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Wild Sky – Bewley’s Cafe Theatre – Review

Wild Sky 2

Wild Sky – Bewley’s Cafe Theatre – Review by Frank L.

Written by Deirdre Kinahan

The immediate genesis of this play was a call from Geraldine Bailey, Meath County Council Arts Officer, to Deirdre Kinahan commissioning her on behalf of the Council to write a play in commemoration of Easter 1916. Kinahan, in the excellent programme notes, expresses the privilege that the commission bestowed on her but also when she considered the enormity of the task her initial bewilderment, as she “hadn’t a clue. So what to do … READ”. Impressively the programme notes contains a list of “some books [she] found relevant”. The result is a work of fiction based loosely on three individuals from County Meath, a young man from Oristown who fought in the GPO and walked back home without being arrested, Kathleen McKenna from Oldcastle who went to set dancing classes of a Sunday and became the secretary to Arthur Griffiths and the poet Francis Ledwidge who was “a volunteer, an amateur actor, socialist, lover, a road-builder and republican” who was in 1917 killed at Ypres. She familiarised herself with “their lives and with the new ideas of socialism, of feminism, of nationalism that blew in on the wind and changed the course of a nation.” It is from these three stories and her wide ranging reading that Kinahan creates “Wild Sky” which is as she says pure fiction. She humbly acknowledges that the title is not her own but comes from a poem written by “her new friend” Francis Ledwidge for Thomas McDonagh who was executed after 1916.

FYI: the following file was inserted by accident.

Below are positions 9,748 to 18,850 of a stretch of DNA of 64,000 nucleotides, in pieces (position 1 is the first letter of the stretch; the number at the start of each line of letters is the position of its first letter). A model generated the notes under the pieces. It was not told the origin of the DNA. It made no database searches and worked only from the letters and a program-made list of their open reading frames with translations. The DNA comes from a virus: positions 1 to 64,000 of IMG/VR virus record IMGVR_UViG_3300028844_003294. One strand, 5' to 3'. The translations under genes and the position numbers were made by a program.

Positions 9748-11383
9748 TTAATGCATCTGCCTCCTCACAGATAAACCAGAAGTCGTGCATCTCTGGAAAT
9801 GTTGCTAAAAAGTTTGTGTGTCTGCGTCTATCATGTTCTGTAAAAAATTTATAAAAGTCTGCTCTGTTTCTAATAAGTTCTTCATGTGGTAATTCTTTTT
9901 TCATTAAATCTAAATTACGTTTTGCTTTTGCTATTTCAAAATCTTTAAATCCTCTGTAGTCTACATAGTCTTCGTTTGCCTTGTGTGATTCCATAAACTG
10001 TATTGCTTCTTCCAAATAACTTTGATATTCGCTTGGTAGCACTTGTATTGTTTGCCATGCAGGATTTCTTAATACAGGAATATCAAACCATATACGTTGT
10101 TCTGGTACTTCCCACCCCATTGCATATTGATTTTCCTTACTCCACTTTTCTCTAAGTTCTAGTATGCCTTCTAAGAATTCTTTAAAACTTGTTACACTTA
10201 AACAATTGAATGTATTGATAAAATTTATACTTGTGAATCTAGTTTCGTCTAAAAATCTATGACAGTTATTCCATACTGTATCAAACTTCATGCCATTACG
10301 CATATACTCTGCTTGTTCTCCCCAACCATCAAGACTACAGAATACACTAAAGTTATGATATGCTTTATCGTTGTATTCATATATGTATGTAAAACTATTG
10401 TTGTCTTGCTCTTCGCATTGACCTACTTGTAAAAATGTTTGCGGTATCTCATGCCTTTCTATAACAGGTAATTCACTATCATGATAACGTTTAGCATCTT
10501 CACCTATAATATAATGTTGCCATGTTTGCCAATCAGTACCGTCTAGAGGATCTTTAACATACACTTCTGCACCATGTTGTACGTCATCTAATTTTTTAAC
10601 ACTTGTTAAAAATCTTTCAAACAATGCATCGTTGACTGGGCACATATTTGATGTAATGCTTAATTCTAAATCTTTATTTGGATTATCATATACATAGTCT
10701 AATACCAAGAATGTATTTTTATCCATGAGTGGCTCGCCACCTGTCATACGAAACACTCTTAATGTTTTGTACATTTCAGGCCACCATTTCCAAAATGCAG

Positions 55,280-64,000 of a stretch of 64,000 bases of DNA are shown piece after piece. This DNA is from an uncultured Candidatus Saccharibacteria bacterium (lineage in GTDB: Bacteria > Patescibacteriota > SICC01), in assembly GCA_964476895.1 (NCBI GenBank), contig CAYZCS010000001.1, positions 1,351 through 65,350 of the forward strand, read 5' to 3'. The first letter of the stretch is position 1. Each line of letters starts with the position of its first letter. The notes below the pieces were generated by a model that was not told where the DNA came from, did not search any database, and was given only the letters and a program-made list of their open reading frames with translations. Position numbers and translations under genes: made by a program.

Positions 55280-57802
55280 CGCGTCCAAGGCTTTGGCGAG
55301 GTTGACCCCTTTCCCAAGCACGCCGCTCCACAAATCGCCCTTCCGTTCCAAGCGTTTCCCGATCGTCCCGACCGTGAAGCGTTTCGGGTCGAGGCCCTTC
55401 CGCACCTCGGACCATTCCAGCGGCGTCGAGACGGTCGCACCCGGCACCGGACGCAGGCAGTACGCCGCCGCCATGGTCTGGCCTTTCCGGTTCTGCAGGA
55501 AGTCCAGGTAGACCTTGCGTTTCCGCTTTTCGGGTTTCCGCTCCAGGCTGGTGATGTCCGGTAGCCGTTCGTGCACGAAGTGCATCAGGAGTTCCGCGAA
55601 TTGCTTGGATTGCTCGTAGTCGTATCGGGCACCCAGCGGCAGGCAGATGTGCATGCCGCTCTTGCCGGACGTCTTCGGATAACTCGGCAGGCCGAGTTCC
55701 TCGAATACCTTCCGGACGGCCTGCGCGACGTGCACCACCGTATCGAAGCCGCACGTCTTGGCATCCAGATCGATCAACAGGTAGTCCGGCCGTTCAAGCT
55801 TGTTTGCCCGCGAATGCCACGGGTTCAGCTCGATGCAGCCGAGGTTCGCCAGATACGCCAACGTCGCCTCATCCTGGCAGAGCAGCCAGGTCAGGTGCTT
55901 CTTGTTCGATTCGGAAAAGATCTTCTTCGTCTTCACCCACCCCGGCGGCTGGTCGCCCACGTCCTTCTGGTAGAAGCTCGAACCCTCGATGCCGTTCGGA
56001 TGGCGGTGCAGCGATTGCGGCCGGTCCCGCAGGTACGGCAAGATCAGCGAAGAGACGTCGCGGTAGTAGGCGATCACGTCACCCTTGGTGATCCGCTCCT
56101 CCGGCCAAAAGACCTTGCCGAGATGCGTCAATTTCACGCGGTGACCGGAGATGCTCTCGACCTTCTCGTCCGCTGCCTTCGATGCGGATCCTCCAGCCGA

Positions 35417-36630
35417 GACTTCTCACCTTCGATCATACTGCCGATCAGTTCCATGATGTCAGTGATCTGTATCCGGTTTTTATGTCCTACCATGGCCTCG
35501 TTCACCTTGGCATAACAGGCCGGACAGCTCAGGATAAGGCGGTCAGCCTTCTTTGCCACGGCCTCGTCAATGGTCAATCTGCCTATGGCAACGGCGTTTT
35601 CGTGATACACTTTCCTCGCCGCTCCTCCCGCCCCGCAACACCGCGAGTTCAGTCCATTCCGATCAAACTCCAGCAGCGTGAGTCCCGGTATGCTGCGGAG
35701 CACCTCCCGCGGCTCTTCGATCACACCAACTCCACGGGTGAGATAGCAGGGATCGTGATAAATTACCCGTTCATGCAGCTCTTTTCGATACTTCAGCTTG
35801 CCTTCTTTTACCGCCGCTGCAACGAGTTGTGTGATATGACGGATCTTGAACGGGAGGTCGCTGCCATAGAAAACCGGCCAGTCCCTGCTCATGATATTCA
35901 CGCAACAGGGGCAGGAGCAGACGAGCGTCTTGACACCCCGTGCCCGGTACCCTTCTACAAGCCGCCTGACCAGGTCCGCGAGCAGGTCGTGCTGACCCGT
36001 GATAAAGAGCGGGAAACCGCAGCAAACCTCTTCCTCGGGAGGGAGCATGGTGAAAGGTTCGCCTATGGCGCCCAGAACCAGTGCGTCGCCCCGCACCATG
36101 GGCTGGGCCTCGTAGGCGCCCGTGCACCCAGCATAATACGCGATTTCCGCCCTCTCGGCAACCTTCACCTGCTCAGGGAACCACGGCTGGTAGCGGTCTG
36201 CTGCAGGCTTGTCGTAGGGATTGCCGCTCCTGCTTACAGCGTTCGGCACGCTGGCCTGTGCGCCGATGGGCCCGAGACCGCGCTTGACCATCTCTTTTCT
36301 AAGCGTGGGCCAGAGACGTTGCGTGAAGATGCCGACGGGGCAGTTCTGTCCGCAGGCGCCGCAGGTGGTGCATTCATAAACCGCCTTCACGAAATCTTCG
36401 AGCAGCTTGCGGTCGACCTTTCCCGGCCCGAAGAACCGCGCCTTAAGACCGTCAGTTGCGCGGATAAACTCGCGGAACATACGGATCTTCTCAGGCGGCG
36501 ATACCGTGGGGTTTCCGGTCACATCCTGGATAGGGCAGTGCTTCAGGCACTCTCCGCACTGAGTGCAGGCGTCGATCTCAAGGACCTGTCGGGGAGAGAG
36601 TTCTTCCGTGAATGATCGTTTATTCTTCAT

Tom Farrell (Ian Toner) is the young man who goes to Dublin to fight but he also is the young man who wants to be the lover of Josie Dunne (Caitriona Ennis) who steps dances and works in Macken’s shop and “Mr Macken was delighted with me because I caught onto everything quick”. The third element is actor Mary Murray who sings and chants various songs throughout the piece and as reference is made in the play to Yeats “Cathleen Ni Houlihan” she is with her songs the personification of Ireland as a nation in all of its complexities.

The play is simply executed which adds strength to Kinahan’s creation. While many words such as “Moore Street”, “The O’Rahilly”, “John Redmond” and “G.P.O” carry within them an ingrained history, Kinahan has created in “Wild Sky” a work of art which while relating to the complexities of 1916 raises within it “the forgotten voices of those who have walked these roads before us.” Meath County Council’s inspiring initiative as realised by Kinahan and the artistic team should be celebrated with many performances throughout Ireland. It is a work of art worthy of its commission and to be celebrated broadly.

 

Categories: Header, Theatre, Theatre Review

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